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Suppose that $f$ and $g$ are differentiable functions satisfying $$\int_{0}^{f(x)} fg = g(f(x)).$$ Prove that $g(0) = 0$.

We apply the fundamental theorem of calculus to get $f(f(x))g(f(x)) = g'(f(x))f'(x)$. I am not sure what to do from here, but I think finding out what value of $x$ gives $f(x)= 0$ will help.

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  • $\begingroup$ Do not dislike a question, if someone does not understand the answer. $\endgroup$
    – Arbuja
    Commented May 13, 2016 at 16:55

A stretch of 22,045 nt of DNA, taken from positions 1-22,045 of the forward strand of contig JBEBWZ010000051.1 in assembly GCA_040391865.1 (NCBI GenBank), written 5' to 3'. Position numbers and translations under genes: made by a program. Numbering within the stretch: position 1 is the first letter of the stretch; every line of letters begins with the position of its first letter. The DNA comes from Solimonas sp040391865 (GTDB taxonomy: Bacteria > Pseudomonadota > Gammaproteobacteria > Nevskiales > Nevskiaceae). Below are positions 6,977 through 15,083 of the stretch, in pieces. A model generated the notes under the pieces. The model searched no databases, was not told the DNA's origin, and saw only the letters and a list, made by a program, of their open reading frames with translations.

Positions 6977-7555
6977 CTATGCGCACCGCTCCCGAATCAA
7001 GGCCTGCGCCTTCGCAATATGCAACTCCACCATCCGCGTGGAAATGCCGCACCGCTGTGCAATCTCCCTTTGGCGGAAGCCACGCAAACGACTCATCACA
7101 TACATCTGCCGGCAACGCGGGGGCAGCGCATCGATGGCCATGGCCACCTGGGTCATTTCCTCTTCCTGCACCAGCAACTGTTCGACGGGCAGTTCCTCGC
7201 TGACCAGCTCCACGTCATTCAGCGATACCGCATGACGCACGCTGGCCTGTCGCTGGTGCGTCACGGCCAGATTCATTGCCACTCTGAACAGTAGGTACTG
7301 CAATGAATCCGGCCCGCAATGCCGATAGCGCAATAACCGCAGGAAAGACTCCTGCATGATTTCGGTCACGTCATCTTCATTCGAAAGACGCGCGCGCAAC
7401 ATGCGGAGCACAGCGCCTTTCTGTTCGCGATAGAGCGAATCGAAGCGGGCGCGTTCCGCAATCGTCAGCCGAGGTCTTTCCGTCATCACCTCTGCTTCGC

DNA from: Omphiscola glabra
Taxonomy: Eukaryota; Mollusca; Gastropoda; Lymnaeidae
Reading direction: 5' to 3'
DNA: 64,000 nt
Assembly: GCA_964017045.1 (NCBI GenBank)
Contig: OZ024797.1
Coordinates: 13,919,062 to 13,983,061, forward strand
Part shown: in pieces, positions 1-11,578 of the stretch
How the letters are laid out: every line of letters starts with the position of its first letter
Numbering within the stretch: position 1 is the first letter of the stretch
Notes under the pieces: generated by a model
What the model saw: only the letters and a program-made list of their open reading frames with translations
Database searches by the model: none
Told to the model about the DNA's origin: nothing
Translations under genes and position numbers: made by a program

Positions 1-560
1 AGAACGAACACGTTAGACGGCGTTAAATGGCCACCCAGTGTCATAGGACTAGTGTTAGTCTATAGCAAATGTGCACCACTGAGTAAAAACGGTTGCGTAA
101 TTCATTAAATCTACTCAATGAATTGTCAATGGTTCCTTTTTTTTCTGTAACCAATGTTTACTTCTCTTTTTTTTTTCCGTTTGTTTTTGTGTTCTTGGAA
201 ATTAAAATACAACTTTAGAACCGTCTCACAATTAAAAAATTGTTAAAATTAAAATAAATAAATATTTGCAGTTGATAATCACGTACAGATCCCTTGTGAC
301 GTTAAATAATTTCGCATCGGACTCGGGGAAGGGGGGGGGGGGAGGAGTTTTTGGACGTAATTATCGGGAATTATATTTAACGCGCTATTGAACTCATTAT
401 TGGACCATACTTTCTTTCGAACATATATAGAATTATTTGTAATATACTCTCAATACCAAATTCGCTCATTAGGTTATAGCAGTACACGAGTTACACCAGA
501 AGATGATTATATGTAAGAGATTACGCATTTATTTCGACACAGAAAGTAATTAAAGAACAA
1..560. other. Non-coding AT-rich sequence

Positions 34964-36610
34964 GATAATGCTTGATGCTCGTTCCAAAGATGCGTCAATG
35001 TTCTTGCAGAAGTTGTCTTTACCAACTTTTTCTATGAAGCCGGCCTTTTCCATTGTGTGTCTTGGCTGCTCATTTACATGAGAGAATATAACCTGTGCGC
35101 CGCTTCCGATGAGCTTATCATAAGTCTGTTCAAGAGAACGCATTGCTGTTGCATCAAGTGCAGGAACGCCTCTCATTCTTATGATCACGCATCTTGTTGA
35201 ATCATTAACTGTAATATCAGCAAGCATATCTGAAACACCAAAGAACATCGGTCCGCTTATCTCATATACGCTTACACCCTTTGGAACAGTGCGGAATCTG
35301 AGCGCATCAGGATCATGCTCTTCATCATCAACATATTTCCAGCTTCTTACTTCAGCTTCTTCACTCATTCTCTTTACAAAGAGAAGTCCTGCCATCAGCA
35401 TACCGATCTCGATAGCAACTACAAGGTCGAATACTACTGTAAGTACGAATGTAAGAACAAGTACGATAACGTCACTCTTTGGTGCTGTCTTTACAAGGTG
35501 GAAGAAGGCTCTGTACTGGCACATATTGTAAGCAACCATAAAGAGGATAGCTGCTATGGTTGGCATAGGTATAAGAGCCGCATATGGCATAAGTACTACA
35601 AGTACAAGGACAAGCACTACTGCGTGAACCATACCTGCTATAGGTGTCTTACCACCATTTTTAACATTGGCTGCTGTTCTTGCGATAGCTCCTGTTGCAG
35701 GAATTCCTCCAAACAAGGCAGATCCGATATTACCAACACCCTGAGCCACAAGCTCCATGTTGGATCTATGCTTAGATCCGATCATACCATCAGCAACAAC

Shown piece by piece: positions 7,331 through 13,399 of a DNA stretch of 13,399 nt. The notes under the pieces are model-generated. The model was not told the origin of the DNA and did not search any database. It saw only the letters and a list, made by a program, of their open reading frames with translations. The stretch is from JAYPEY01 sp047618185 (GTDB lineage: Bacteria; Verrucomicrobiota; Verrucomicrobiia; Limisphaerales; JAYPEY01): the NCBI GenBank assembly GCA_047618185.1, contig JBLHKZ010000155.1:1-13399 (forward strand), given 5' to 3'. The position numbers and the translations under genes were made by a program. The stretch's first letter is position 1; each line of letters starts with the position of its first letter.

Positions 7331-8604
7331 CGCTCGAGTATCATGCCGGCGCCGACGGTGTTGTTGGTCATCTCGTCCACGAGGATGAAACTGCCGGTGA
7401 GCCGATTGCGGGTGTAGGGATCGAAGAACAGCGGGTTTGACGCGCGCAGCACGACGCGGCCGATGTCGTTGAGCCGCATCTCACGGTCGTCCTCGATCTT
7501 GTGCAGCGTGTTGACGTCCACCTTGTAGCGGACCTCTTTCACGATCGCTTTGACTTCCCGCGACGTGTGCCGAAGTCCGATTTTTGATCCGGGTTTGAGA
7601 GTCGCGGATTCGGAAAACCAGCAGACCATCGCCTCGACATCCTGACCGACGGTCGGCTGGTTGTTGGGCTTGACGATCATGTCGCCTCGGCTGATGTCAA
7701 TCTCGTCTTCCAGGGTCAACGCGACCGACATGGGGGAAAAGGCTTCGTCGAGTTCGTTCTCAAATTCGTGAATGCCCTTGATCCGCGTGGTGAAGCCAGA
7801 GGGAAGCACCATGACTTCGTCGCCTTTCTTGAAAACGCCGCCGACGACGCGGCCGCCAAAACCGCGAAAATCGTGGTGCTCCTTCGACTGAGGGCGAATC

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This isn't true. A simple counterexample is when $f$ and $g$ are both identically equal to one.

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  • $\begingroup$ @user19405892 Work it out! If $f$ and $g$ are both identically equal to $1$ then $\int_0^{f(x)}fg\,dt=\int_0^1 dt=1=g(f(x))$. But $g(0)\ne0$. $\endgroup$ Commented May 13, 2016 at 16:52
  • $\begingroup$ $\int_0^{f(x)}fg=\int_0^11=1=g(f(x))$, but clearly $g(0)\neq0$. $\endgroup$
    – Jason
    Commented May 13, 2016 at 16:52
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    $\begingroup$ Nice counter punch. $\endgroup$
    – mvw
    Commented May 13, 2016 at 16:52
  • $\begingroup$ This was a question in my textbook, so I didn't think it was wrong at first. $\endgroup$ Commented May 13, 2016 at 16:52

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